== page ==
Speaking of child labor.
My student wasn’t, though; she just suffered from that old malady, Dangling Modifier.
I can’t overlook the reference to the subject’s “mom,” of course. I have had students write about “Hamlet’s dad’s ghost” and about Beowulf’s battle with “Grendel’s mom.” Students seem lately not to want to write “father” or “mother.” I used to try to joke about it, suggesting that maybe they didn’t want to write “mother” because they thought it was only half a word—but those cool days are gone, and nobody gets the joke anymore…. At least, though, my arch little joke was SOME explanation for their juvenile phrasing; now I have none. Where is the sense of tone? Where is the instinct to suit one’s diction to one’s audience and purpose? Not there, evidently. All of literature is suburbanized, if not downright infantilized, by this invasion by the diminutive into serious discourse. Of course the students can’t be blamed, when grown women introduce themselves in commercials with “I’m a Mom…” (Sometimes it sounds like “Ommamom,” which might be a mystical salutation but I don’t think so.)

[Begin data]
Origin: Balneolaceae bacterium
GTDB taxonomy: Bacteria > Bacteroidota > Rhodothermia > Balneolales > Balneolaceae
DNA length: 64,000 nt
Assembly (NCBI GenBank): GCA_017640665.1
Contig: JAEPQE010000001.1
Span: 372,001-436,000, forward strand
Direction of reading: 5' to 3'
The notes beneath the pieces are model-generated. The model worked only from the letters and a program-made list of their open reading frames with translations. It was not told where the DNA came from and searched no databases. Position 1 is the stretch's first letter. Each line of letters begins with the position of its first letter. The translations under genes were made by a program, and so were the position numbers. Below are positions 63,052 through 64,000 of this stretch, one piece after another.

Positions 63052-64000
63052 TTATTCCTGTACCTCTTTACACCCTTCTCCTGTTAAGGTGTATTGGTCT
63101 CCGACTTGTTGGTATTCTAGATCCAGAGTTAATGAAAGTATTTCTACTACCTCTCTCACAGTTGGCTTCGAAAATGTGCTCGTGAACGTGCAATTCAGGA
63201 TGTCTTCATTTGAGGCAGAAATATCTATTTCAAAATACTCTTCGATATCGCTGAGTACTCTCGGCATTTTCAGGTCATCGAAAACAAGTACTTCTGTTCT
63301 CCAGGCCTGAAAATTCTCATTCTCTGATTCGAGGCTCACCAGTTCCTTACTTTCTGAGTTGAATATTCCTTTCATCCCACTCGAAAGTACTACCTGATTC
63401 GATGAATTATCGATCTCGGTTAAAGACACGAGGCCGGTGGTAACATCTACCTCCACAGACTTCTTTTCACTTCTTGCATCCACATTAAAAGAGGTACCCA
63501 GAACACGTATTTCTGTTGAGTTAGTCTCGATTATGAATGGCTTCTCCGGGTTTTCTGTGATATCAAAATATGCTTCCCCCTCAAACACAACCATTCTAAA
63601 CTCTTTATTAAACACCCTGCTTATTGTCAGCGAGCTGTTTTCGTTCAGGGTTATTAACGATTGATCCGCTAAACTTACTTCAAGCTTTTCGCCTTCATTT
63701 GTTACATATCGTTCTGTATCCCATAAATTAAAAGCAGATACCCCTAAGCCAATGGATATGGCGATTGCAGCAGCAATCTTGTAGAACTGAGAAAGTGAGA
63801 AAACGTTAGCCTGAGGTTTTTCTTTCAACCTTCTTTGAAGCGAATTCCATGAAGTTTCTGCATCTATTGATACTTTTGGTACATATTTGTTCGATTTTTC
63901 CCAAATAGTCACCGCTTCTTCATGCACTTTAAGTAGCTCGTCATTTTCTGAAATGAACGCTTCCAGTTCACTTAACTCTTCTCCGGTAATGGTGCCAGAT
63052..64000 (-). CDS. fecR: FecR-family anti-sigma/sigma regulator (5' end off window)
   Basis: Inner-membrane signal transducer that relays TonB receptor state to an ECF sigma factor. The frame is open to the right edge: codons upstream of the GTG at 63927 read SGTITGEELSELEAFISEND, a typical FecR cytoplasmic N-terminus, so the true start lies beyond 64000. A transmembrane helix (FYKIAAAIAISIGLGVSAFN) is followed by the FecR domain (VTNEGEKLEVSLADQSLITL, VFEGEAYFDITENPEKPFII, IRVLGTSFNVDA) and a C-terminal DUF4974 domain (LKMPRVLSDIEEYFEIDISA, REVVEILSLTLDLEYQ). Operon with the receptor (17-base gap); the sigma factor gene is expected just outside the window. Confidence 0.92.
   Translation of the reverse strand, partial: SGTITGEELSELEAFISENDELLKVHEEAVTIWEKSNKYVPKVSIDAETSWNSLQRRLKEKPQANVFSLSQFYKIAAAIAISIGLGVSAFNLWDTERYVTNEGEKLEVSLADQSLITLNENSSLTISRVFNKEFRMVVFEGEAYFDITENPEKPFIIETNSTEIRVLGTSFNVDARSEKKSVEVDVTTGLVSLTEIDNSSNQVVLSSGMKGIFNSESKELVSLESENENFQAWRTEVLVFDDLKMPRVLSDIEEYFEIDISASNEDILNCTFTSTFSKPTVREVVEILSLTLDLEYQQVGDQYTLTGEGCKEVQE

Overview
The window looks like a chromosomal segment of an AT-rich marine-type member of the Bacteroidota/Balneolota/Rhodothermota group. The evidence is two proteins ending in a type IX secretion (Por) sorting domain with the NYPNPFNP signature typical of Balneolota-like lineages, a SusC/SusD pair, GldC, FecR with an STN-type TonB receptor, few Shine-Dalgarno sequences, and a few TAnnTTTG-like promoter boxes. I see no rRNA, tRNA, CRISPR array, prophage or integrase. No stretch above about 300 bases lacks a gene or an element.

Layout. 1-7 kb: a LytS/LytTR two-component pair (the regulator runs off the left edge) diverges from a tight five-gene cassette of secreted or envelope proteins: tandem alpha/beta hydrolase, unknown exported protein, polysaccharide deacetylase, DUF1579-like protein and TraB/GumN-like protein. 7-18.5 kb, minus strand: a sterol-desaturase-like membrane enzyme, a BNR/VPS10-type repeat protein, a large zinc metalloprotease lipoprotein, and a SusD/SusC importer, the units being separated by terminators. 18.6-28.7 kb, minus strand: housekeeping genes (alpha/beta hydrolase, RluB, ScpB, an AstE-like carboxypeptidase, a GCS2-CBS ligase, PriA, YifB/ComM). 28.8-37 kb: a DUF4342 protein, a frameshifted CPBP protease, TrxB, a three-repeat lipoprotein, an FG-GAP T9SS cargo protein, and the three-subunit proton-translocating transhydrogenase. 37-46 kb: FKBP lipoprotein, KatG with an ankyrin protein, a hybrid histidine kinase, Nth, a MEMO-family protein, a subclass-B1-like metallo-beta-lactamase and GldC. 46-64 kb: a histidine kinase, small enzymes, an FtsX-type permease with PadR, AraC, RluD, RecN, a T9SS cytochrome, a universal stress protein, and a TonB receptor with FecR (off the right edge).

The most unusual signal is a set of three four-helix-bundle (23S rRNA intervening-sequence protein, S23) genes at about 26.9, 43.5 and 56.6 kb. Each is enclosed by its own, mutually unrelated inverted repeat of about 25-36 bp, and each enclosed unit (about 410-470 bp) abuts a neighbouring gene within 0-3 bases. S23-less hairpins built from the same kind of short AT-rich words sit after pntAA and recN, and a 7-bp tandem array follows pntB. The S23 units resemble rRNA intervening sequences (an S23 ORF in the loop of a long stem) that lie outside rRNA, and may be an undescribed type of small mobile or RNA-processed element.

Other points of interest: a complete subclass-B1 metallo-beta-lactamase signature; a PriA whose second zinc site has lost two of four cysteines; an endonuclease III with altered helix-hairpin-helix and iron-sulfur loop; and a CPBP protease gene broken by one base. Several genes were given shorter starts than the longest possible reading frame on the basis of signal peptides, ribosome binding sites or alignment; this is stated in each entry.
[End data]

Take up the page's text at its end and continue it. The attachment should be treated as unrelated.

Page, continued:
Anyway, this friendly mom, when she was a child, worked long hours to pay the monthly bills. This is illegal, at least nowadays, no matter how much the family may need the money. I hope that now that she’s an all-grown-up mom she’s allowed to stay home sometimes and let others pay the bills. I just hope she doesn’t hire her own kids out to do it.
Actually, the writer means that when the person the student is really writing about was a child, his mother worked long hours to pay the monthly bills (who paid the weekly, quarterly, and annual bills? maybe his dad?). But that’s not what the sentence says, of course. There is no noun or pronoun in this sentence who could be doing any work except that mom, and there is no one here but her who could be working as a child.
There may be certain politicians who think it’s a fine idea for children to take on actual jobs that entail long hours of work, but most civilized people disagree with that. I trust my student would also be appalled at the thought, no matter what her sentence blithely states.